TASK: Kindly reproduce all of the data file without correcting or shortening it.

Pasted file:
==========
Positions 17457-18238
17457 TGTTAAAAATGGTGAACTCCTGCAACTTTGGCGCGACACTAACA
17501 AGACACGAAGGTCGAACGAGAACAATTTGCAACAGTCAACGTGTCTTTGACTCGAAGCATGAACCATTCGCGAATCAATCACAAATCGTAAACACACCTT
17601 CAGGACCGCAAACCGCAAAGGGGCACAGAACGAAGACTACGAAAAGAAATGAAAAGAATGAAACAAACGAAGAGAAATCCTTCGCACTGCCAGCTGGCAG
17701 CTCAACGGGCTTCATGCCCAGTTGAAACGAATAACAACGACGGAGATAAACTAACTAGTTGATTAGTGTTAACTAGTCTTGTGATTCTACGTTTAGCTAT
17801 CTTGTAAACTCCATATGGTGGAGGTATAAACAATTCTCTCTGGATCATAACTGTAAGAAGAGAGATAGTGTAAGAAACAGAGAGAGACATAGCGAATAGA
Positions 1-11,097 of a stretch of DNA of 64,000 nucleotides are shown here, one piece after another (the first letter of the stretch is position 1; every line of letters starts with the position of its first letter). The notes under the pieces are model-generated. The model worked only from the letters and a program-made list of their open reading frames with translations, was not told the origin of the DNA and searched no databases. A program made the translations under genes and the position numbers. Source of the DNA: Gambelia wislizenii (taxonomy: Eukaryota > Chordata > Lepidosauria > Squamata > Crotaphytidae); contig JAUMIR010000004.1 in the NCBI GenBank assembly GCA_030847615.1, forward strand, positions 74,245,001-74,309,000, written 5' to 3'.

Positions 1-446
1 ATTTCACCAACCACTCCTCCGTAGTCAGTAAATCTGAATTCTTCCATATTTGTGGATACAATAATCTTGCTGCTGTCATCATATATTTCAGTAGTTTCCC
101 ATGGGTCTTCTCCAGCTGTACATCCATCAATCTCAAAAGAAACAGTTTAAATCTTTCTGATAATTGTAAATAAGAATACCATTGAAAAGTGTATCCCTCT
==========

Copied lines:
Positions 17457-18238
17457 TGTTAAAAATGGTGAACTCCTGCAACTTTGGCGCGACACTAACA
17501 AGACACGAAGGTCGAACGAGAACAATTTGCAACAGTCAACGTGTCTTTGACTCGAAGCATGAACCATTCGCGAATCAATCACAAATCGTAAACACACCTT
17601 CAGGACCGCAAACCGCAAAGGGGCACAGAACGAAGACTACGAAAAGAAATGAAAAGAATGAAACAAACGAAGAGAAATCCTTCGCACTGCCAGCTGGCAG
17701 CTCAACGGGCTTCATGCCCAGTTGAAACGAATAACAACGACGGAGATAAACTAACTAGTTGATTAGTGTTAACTAGTCTTGTGATTCTACGTTTAGCTAT
17801 CTTGTAAACTCCATATGGTGGAGGTATAAACAATTCTCTCTGGATCATAACTGTAAGAAGAGAGATAGTGTAAGAAACAGAGAGAGACATAGCGAATAGA
Positions 1-11,097 of a stretch of DNA of 64,000 nucleotides are shown here, one piece after another (the first letter of the stretch is position 1; every line of letters starts with the position of its first letter). The notes under the pieces are model-generated. The model worked only from the letters and a program-made list of their open reading frames with translations, was not told the origin of the DNA and searched no databases. A program made the translations under genes and the position numbers. Source of the DNA: Gambelia wislizenii (taxonomy: Eukaryota > Chordata > Lepidosauria > Squamata > Crotaphytidae); contig JAUMIR010000004.1 in the NCBI GenBank assembly GCA_030847615.1, forward strand, positions 74,245,001-74,309,000, written 5' to 3'.

Positions 1-446
1 ATTTCACCAACCACTCCTCCGTAGTCAGTAAATCTGAATTCTTCCATATTTGTGGATACAATAATCTTGCTGCTGTCATCATATATTTCAGTAGTTTCCC
101 ATGGGTCTTCTCCAGCTGTACATCCATCAATCTCAAAAGAAACAGTTTAAATCTTTCTGATAATTGTAAATAAGAATACCATTGAAAAGTGTATCCCTCT